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Studies on Resilience: Identifying the Overlooked Factors behind Recovery


It is fascinating how resilient most people are; bouncing back challenges after challenges, getting through every test in their existence. Though adversities, misfortunes, and frustrations are normal part of living, of course it is still important for individuals to always be prepared for whatever things may come or whatever difficulties he or she might experience in everyday life by understanding how it plays a role in their choices and decisions and also how organizations can help actualize those options. Resilience is an abstract concept yet experts in psychology, psychiatry, sociology and other fields have looked at this subject and have identified definitions characterized by contradictory views and values. However, there are still many things lacking and these are what this piece is going to explore.      


One study, for example, has concluded that major decision bodies in every institution, including practitioners and researches, need to gain full comprehension of the subject; an understanding, according to the experts on the study, which can consider the “political and practical implications” of those different perspectives. To go deeper, let’s take a look at another observation in a study published way back in 2014:

“When a panel discussion was called asking researchers to debate the nature of resilience, all agreed that resilience is complex – as a construct, it can have a different meaning between people, companies, cultures, and society. They also agreed that people could be more resilient at one point in their lives, and less during another, and that they may be more resilient in some aspects of their lives than others.”

Indeed, experts in different fields have gained a holistic understanding on resilience. This knowledge, however, no matter how unequivocally essential in progressing and facing adversities, is still inadequate according to a study as it only puts emphasis mainly on the individual level and ignores other aspects which also play an important role such as one’s environment, cultural milieu, and political context; factors which comprise the society as a whole. This is because resilience is not only limited to a person but it can also be observed in the family, community, organization and even in a whole nation setting.  Therefore as the study suggests, understanding the concept of resilience needs to go beyond the individual psychology to further our grasps and identify more options in solving problems. In this manner, we can establish steadier “trajectory of healthy functioning” and stronger capacity after facing challenges.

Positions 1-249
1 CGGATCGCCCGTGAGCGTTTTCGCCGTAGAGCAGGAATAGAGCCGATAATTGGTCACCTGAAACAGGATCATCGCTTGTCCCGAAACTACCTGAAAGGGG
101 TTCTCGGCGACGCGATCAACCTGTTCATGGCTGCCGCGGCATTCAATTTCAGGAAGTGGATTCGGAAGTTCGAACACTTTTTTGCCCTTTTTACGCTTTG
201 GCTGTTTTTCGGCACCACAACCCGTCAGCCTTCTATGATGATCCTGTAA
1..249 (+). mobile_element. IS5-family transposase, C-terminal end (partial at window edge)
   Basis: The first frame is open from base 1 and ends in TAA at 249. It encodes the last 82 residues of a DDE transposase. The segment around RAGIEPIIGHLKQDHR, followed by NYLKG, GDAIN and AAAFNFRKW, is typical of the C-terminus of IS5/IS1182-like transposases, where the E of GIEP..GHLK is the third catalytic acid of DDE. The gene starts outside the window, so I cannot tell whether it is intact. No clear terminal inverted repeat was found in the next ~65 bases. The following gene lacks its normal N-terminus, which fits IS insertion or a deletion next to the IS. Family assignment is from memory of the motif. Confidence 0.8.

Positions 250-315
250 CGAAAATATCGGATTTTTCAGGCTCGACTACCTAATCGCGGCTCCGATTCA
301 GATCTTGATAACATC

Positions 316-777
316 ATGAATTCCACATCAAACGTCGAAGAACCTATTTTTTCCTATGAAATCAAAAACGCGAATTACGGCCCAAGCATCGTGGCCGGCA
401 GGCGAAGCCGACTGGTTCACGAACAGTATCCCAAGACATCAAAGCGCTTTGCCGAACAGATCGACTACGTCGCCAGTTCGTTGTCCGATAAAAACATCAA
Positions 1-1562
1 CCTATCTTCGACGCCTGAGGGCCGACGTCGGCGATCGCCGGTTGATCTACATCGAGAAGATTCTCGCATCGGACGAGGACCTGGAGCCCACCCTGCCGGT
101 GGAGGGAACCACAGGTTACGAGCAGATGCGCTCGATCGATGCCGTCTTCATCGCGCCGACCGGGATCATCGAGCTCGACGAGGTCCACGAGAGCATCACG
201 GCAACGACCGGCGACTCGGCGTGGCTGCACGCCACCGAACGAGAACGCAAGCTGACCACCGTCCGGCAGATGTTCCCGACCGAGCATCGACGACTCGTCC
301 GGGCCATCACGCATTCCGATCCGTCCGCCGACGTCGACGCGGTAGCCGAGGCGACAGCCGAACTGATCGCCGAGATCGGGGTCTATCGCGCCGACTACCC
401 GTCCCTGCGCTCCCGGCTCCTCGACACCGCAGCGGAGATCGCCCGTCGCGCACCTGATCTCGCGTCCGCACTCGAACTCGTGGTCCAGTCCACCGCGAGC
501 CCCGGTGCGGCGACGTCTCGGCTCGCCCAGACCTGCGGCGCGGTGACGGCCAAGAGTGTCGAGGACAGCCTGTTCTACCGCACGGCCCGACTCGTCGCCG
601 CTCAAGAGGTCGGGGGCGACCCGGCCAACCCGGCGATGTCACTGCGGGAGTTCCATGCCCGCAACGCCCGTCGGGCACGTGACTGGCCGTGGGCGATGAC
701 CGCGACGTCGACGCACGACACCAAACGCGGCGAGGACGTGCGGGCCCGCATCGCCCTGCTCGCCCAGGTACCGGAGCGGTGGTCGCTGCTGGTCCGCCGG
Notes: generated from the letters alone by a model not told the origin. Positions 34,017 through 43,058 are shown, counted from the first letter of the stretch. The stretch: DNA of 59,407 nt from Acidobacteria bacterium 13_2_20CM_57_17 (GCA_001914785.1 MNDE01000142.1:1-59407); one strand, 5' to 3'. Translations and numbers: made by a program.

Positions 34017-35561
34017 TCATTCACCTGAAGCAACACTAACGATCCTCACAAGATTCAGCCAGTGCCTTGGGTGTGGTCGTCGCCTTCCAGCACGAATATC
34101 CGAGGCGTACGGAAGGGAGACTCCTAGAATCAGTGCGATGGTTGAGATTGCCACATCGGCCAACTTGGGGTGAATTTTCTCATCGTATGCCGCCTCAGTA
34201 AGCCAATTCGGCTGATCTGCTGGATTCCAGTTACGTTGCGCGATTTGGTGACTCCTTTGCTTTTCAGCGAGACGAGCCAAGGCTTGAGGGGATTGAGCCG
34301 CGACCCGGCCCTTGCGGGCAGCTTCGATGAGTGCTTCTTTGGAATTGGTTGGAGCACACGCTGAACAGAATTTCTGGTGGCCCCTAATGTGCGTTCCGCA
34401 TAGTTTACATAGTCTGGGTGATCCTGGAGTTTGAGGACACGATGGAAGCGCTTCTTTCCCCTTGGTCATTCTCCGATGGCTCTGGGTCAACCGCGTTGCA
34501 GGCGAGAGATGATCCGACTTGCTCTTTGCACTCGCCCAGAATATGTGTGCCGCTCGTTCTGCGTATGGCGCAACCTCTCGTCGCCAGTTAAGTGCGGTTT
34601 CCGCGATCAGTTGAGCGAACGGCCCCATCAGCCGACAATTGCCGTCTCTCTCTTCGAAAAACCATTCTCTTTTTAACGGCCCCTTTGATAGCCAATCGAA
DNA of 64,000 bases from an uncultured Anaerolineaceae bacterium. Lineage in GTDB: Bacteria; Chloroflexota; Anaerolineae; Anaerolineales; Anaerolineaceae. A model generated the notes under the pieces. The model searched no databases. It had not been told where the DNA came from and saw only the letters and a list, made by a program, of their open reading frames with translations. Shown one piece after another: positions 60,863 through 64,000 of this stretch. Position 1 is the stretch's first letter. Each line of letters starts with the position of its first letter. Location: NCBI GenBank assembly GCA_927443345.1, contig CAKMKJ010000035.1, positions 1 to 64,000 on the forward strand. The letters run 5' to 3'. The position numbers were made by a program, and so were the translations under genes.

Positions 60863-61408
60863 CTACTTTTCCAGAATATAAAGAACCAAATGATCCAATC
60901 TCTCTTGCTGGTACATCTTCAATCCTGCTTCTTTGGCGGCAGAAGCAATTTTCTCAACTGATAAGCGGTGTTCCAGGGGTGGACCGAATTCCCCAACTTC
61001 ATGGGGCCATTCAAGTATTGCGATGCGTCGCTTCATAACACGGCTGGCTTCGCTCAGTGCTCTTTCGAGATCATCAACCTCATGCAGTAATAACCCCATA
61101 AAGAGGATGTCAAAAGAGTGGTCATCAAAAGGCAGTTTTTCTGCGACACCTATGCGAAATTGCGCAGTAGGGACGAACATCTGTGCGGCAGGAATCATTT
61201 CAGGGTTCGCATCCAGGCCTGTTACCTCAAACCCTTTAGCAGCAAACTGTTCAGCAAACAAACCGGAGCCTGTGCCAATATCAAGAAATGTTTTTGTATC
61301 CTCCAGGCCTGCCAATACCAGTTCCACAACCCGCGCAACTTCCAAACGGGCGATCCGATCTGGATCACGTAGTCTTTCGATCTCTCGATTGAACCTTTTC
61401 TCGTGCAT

The more institutions look at these areas, the more we can address issues in a specific and effective manner. According to another study, disregarding these dimensions usually leads to misunderstanding a person’s responses to the problems, inability to establish long term solutions and alternatives, and even perpetuates biased perspectives which ignore other important key factors. That’s why in many places, especially in the US and the UK, there are community initiatives that promote resilience. For example in 2013, a study (Berkes & Ross) identified and introduced factors that can help communities develop resilience. These include:

“Social networks and support; early experience; people-place connections; engaged governance; community problem-solving; and ability to cope with divisions.”

Another study in 2013 (Fletcher & Sarkar) also takes a look at how character strengths play a role in resilience. It concluded that “strengths such as gratitude, kindness, hope, and bravery have been shown to act as protective factors against life’s adversities, helping us adapt positively and cope with difficulties such as physical and mental illness”. Meanwhile, another study in 2017 concluded that “empirical research in this area shows evidence that some character strengths can also be significant predictors of resilience, with particular correlations between emotional, intellectual, and restraint-related strengths and the former”. It alsoemphasizes that “hope, bravery, and zest had the most extensive relationship with positive adaptation in the face of challenge”.

Lastly, it was also found out that positive emotions contribute to resilience; specifically happiness. This is the reason why having a positive psychology helps a lot in being robust and creative after experiencing problems. As what the Broaden-and-Build Theory claims: “happiness is one emotion that helps us become more explorative and adaptable in our thoughts and behaviors”. Also, two studies suggest that “positive emotions can facilitate resource growth and findings that link psychological resilience with physical health, psychological well-being, and positive affect”.

So far, these are factors we all need to consider upon clearly identifying and defining resilience. To learn more about the studies mentioned here, follow these links: